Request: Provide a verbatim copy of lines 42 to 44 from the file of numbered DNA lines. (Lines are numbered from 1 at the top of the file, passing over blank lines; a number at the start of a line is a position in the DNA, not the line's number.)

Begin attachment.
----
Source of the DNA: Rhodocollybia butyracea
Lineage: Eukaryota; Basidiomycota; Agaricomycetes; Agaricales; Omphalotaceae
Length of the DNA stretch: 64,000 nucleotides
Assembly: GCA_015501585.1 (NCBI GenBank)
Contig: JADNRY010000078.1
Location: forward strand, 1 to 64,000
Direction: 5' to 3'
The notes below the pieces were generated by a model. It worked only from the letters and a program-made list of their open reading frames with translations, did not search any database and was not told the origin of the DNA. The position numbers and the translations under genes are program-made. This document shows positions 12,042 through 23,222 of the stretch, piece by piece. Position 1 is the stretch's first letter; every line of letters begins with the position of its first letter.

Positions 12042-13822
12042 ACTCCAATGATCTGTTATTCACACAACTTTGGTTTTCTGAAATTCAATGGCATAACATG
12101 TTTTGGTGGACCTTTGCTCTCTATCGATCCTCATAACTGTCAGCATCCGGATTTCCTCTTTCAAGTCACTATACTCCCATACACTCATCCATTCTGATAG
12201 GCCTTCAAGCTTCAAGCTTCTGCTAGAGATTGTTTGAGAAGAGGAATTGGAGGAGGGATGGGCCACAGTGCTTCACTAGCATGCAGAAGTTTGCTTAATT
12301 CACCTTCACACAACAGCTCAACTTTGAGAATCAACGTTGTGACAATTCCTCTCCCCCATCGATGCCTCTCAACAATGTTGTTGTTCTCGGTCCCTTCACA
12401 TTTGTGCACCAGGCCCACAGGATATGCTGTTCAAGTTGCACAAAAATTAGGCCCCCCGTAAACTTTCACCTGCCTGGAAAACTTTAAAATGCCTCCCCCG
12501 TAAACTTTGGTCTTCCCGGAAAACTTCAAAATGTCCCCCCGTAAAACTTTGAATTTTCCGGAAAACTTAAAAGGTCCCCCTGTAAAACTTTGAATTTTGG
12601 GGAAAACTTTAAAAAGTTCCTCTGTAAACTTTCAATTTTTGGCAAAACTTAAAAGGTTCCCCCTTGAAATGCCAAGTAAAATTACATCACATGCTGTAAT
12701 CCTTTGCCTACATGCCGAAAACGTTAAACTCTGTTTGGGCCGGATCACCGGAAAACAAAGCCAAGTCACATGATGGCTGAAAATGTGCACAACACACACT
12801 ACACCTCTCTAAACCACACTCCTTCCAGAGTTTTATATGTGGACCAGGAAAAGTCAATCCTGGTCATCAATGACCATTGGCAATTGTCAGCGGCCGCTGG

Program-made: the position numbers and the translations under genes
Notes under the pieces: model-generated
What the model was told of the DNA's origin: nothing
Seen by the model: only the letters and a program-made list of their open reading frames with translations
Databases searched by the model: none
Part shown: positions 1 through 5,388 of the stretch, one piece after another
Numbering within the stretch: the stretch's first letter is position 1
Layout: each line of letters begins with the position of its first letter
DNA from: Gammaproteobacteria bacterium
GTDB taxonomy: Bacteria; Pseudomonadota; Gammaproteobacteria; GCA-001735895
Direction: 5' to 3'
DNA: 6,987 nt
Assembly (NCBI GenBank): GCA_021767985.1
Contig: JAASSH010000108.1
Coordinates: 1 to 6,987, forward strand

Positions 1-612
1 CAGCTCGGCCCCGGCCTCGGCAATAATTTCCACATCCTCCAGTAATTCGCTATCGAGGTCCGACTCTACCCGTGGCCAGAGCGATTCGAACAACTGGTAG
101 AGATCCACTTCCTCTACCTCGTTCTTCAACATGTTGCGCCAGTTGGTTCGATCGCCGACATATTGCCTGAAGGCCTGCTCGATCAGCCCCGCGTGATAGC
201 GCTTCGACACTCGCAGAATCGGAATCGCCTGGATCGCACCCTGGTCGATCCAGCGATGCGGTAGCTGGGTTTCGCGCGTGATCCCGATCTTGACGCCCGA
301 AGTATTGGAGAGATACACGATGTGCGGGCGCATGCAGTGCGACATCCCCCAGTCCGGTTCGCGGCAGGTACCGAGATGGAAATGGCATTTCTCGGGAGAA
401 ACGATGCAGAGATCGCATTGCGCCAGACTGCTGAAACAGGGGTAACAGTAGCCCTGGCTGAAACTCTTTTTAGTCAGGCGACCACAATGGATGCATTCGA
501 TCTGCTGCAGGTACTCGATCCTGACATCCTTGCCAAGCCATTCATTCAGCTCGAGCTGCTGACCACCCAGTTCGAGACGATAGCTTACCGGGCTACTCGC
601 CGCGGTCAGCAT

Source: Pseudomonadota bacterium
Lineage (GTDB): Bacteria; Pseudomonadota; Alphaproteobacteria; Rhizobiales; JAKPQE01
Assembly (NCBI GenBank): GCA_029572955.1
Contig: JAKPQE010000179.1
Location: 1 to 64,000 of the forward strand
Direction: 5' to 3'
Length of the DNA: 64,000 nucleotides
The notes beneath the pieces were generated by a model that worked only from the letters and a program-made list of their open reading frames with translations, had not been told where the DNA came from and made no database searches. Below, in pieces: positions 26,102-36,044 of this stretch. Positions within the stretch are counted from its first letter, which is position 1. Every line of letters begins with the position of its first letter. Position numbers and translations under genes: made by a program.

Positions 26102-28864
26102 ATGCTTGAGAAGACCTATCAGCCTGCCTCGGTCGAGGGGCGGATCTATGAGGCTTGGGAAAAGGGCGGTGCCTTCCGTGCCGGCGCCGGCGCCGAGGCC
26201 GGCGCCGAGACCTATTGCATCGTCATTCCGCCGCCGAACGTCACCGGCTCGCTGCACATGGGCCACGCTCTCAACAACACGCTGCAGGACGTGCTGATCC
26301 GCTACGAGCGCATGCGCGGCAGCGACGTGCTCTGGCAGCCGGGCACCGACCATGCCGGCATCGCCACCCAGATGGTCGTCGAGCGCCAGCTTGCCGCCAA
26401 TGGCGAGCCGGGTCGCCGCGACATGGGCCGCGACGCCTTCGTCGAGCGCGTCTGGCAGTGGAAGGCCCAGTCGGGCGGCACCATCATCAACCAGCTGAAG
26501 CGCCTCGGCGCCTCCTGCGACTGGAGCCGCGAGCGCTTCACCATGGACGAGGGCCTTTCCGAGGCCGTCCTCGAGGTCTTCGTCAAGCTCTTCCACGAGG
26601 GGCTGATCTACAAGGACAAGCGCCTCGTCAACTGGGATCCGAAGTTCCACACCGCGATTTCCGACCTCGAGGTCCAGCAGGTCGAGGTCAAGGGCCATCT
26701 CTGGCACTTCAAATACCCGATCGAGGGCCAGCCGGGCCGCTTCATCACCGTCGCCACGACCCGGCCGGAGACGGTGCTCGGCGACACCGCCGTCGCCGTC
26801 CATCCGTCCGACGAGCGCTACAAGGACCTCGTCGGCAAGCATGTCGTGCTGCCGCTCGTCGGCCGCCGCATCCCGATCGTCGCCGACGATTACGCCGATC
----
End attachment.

Source: Pseudomonadota bacterium
Lineage (GTDB): Bacteria; Pseudomonadota; Alphaproteobacteria; Rhizobiales; JAKPQE01
Assembly (NCBI GenBank): GCA_029572955.1